A friend involved with Every Brain Matters asked me if I’d consider writing a paragraph or two on my experience with a loved one with a Cannabis Use Disorder.
My loved one is a good friend, who I’ve watched smoke cannabis daily, then stop for a few days or even a week or two, only to fall back into using. They have struggled, and I have struggled. Sometimes, when they haven’t been using, I wish they would, but then it means interacting with someone who’s in an altered state of mind, while I’m not. It’s a roller coaster of emotions ranging from sympathy, anger, frustration, disappointment, concern for their well-being, and fear. It’s a lot, and it can be isolating..very isolating.
Who do I talk to? Do I talk? What do I say?
What are some of the things that have really helped and made all the difference? Getting support for myself. In particular, a weekly, Saturday morning support group via Zoom. There, we share our experiences, the things that have helped and, as importantly, the things that have not. A wide range of support is available, and I encourage anyone to seek out support and see what fits with you. There’s a saying, “Pain is unavoidable, but suffering is optional”. Don’t suffer in silence, and don’t think you’re alone because you’re not.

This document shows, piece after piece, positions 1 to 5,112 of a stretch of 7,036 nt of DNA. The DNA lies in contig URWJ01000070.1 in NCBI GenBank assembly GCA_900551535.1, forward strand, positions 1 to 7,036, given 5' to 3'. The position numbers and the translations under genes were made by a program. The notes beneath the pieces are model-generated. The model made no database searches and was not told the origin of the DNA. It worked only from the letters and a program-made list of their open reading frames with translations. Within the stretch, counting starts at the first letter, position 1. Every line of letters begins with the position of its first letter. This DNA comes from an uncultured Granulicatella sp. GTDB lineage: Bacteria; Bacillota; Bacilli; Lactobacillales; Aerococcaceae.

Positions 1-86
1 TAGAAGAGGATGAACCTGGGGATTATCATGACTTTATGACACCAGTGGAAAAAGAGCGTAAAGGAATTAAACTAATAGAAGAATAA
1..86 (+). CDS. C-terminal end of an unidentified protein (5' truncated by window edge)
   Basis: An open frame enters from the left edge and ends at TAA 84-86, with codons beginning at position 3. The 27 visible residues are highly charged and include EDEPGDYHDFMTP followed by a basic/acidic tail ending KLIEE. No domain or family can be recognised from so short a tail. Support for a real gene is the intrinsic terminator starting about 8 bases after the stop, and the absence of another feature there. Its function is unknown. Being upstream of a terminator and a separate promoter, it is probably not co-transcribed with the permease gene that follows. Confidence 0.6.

Another helpful saying is, “I didn’t cause the marijuana use, I can’t control the marijuana use, I can’t cure the marijuana use.” It was the beginning of detaching with love from my loved one and taking responsibility for myself, not my loved one’s addiction.
At the moment, my friend hasn’t used cannabis for a couple of months, and while I’m pleased for them, I’m also cautious and wary. For better or worse, I simply see them as an “untreated addict.” Whether my friend/loved one is using marijuana or not, my job is to keep the focus on myself, so I’m able to continue taking loving care of myself, and keep giving myself the support I need and deserve.
Ana B., Canada